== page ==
Improving Geospatial Big Data Analytics Approaches: A Focus on High-Velocity Data Streams

Improving Geospatial Big Data Analytics Approaches: A Focus on High-Velocity Data Streams

Sana Rekik (Higher Institute of Management of Tunis, Tunisia)
Copyright: © 2021 |Pages: 9
DOI: 10.4018/978-1-7998-1954-7.ch005
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The advent of geospatial big data has led to a paradigm shift where most related applications became data driven, and therefore intensive in both data and computation. This revolution has covered most domains, namely the real-time systems such as web search engines, social networks, and tracking systems. These later are linked to the high-velocity feature, which characterizes the dynamism, the fast changing and moving data streams. Therefore, the response time and speed of such queries, along with the space complexity, are among data stream analysis system requirements, which still require improvements using sophisticated algorithms. In this vein, this chapter discusses new approaches that can reduce the complexity and costs in time and space while improving the efficiency and quality of responses of geospatial big data stream analysis to efficiently detect changes over time, conclude, and predict future events.
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Since its emergence, the big data have managed to stand as an important multidisciplinary phenomenon involving various disciplines and areas of research. These latter may include parallel and distributed systems, communication networks and data analysis fields. Big data as a research field has efficiently affected most of existing domains including health, industry, environment and transportation (Lytras, 2017). Big data is defined as a massive amount (volume) of data that exceeds the limit of traditional storage powers. However, professionally, it is defined through a set of relevant characteristics named the Big data Vs, where the volume is just one of those features. These Vs define a Big data model that ranges from 3Vs to 7Vs (Uddin, 2014). Recently, the range has extended to reach 10Vs models (Khan, 2018). These Vs are respectively, the Volume of data, the Velocity that defines the high speed of data production and generation, the Variety that defines the heterogeneity of data, Value that refers the usefulness of the data, and the Veracity which refers to the quality of data (Storey, 2017). Equally, the other Vs are, Viability, Validity, Variability, Volatility, Viscosity, which are more explained in (Khan, 2018).

Due to its variety Big data includes different types of data, the Geospatial (geo) is an important one of them that often refers to geographical location. Apart the use of traditional capture tools, this geospatial data can be generated using geo-located sensors, Internet of Things objects, tracking systems and volunteered geographic information (VGI) sources such as social networks (Li, 2016). Geospatial data is applied in most of all applications as supply chain management (Irizarry, 2013), traffic and health monitoring services (Griffin, 2015). This has led to the appearance of a specific sub-domain; Geospatial big data. This later has demonstrated significant support for real-time systems through the application of several analytics approaches (Lee, 2015). Thus, researchers have opened new opportunities and focus to further leverage geospatial Big data in such context. On the other hand, given the complexity of geospatial data, related operations are becoming more and more complex and costly. Therefore, traditional geospatial tools, whether for storage, processing, analyzing, or visualization, have reached their limits facing these constraints (Robinson, 2017). Consequently, an emerging need has occurred to migrate to new geospatial big data tools and techniques.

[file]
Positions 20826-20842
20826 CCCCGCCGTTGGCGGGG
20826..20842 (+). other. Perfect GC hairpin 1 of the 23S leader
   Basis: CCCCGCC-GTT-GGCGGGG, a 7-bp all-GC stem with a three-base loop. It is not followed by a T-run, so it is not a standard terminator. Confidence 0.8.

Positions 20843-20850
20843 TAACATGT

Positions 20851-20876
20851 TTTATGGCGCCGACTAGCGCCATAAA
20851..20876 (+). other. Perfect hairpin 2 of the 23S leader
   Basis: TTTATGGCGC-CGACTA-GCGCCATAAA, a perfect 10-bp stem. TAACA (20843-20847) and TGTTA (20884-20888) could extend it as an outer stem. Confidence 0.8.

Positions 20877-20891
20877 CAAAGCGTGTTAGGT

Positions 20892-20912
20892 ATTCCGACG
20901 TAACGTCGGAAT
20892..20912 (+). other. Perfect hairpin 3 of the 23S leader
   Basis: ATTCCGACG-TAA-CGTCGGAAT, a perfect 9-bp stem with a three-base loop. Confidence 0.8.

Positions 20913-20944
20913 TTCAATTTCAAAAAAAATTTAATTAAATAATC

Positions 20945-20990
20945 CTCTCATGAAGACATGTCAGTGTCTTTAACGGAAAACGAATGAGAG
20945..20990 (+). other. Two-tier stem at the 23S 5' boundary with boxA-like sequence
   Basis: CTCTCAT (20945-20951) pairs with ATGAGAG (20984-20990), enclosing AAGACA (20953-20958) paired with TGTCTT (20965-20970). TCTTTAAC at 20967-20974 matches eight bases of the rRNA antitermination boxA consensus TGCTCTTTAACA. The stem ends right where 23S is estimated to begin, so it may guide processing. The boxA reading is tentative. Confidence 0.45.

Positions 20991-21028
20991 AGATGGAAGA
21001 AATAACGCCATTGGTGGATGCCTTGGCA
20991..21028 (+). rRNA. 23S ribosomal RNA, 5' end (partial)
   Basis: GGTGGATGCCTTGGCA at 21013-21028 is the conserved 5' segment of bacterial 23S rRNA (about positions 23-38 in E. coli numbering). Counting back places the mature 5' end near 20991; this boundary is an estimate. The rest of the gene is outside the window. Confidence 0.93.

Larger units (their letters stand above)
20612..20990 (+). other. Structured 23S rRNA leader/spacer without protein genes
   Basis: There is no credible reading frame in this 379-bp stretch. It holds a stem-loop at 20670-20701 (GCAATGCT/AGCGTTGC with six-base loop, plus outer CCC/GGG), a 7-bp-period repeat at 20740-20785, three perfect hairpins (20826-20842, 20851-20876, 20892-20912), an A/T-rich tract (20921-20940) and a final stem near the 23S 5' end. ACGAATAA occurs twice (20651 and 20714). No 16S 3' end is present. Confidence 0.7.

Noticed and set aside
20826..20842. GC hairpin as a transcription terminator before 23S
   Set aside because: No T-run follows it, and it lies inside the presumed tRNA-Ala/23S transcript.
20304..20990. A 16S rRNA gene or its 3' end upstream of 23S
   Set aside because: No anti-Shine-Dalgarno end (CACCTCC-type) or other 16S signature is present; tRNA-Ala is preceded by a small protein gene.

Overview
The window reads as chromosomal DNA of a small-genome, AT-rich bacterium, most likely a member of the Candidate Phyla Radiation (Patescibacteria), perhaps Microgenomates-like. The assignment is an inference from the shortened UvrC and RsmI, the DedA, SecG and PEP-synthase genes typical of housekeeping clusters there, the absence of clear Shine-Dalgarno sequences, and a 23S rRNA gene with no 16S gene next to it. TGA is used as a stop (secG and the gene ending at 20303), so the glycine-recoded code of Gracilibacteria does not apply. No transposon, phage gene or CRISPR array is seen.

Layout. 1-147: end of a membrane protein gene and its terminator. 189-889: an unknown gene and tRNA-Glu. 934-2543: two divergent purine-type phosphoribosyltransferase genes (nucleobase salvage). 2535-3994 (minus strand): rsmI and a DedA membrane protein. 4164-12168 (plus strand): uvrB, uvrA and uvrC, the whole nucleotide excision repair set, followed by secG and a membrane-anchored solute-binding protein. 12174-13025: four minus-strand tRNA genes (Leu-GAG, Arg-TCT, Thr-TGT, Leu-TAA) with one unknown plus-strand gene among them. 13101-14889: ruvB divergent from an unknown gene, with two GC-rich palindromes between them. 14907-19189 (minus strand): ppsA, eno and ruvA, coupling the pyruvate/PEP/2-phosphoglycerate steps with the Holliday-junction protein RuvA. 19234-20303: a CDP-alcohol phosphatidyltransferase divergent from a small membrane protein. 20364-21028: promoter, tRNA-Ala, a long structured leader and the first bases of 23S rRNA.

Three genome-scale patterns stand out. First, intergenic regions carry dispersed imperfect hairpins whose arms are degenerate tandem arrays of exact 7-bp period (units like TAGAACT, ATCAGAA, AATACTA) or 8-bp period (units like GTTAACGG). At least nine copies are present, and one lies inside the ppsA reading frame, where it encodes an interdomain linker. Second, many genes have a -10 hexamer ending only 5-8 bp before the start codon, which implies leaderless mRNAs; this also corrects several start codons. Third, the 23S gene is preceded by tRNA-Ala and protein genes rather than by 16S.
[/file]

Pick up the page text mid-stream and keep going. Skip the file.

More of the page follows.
Data-intensive applications have emerged last years and frequently appeared in various fields given the wide availability of data and also calculation techniques (Chen, 2014). This evolution required the study of the different challenges of these applications and generally of the big data phenomenon.

As already mentioned, high-velocity is among the geospatial Big data characteristics (Vs). This latter is a significant factor for stream-based applications, which requires real time responses and therefore a low latency for data stream processing and analysis. Therefore, processing real time data have more requirements than other, given that the time constraint and the speed of the response represent an important priority in such real-time applications. Therefore, such streams which data change frequently over time require sophisticated algorithms to identify these changes. In this context, researches have to be directed toward applying new thinking strategies and methods to cope with scaling problems. This principally aims to find a compromise without being subject to penalties in terms of cost and complexity. Thus, the proposed approaches for Geospatial big data stream analysis have to find solutions to time and space complexities and costs while ensuring efficiency, accuracy and quality of responses. In this context, this chapter investigates the state-of-the art research efforts directed toward handling Geo big data high-velocity by referring to improving and effective analytics approaches that can lead to efficient decision making. The first part of this chapter presents an overview of stream data analysis techniques and frameworks applied in the context of big data generally and more specifically for Geospatial big data. The second part discusses the performances of existing approaches and theirs related challenges facing the high velocity constraints. Then, possible solutions and recommendations for cited issues are described in the third part. Finally open issues and future research directions are presented.

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